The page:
Now, just how do you suit up?
Kayaking While Sunny: A Guide on What to Wear
Kayaking in mild conditions sounds like it would make for the best paddling experience. But, you actually have a lot to prep for the journey. That includes the proper clothing to wear! Most of what you’ll find here are also applicable to other weather conditions. Except for a few pieces that require further discussion.
First and foremost is your personal floatation device or PFD. Safety is always your top priority. Securing one for yourself keeps you floating and warm while you capsize, regardless of your swimming skills.
Don’t forget about this one! Knowing the right underwear to wear is essential for your comfort. For shorter outings, a swimsuit would do well as the first layer. For longer journeys, choose non-cotton garments suitable for outdoor activities.
With tops, you can choose between rashguards and water shirts. Rashguards are made of polyester or nylon with spandex. Quick-drying and stretchy, this attire is the best for paddling and other watersports. Rashguards are comfy yet hug the form, so water shirts are suitable for those who prefer a looser fit. Either way, both tops offer UPF protection whenever you’re out paddling.
Bottoms are a more simple affair. You can wear whatever feels comfy to you. Make sure that it dries quickly and can accommodate the constant shifting you have to do. Avoid super thin material due to chafing.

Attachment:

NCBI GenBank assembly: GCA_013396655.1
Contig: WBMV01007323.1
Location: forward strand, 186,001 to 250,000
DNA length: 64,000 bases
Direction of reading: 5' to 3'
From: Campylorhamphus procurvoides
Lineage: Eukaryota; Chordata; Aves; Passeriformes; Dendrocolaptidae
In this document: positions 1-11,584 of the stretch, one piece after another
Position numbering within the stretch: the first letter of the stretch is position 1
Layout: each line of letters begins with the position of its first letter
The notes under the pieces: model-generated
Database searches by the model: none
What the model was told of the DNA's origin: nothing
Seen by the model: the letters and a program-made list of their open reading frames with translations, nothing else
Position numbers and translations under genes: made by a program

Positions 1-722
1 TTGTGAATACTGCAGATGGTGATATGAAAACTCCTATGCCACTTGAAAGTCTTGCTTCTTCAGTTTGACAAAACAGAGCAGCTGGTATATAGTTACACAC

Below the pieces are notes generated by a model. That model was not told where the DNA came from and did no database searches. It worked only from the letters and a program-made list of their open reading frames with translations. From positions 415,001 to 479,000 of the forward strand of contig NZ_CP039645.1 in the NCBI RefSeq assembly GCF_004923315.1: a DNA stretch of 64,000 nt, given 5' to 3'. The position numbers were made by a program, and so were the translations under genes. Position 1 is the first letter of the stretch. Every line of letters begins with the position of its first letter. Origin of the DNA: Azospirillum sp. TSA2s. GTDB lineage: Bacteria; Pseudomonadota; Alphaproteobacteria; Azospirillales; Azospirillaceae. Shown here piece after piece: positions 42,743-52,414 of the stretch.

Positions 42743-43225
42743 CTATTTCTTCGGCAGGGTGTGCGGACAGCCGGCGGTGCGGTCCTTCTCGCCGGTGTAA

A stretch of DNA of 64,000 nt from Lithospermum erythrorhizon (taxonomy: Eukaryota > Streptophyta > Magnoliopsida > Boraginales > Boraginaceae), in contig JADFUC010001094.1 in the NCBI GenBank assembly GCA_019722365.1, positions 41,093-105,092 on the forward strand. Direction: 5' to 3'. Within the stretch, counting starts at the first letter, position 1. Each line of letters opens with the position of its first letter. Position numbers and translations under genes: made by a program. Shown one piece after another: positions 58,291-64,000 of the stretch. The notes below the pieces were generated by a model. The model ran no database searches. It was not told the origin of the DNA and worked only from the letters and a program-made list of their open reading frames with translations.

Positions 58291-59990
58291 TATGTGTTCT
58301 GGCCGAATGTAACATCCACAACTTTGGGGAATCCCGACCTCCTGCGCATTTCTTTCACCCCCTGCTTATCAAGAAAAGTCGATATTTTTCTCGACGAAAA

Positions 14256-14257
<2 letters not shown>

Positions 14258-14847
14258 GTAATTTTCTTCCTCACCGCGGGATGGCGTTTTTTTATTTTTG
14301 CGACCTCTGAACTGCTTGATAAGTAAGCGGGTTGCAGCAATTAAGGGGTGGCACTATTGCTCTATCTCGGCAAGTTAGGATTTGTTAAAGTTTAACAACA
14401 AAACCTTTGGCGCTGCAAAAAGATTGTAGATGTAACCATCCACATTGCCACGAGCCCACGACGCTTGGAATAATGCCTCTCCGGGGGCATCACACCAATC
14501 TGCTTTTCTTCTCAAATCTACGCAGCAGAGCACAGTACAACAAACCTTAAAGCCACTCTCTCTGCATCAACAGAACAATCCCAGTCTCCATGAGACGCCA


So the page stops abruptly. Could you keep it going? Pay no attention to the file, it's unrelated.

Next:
Of course, layering is up next. Consider these if’s. If conditions aren’t too cold, opt for a fleece jacket. If not too hot, a synthetic mid-layer offers sufficient comfort and protection.
Every inch of you should be ready for the splashing water. Naturally, footwear is also a consideration. A pair that is lightweight, water-ready, and protects your toes is ideal. Neoprene paddling booties and water sandals are good. Avoid anything without a backstrap, like flip-flops. They lose their hold easily.
Lastly are the accessories. Wide-brimmed hats or hats with capes are what you should look for. Your face needs ample protection from the UV rays. Gloves are also good to have! Find ones that fasten to your paddle well. Paddling gloves offer protection against blisters and strong winds.
Kayaking in the Cold: A Guide on What to Wear
Here’s what you have to know. The risks in capsizing into the water include immediate lung and heart shocks, drowning, and eventual hypothermia. Better be well-protected before you even consider paddling in the cold.
As discussed earlier, wetsuits or drysuits are the major components of kayaking wear. When cold, that is. The important thing is to remember to wear it (plus your PFD) before setting out. Always wear either of two whenever the water temperature drops to 70 degrees Fahrenheit or lower.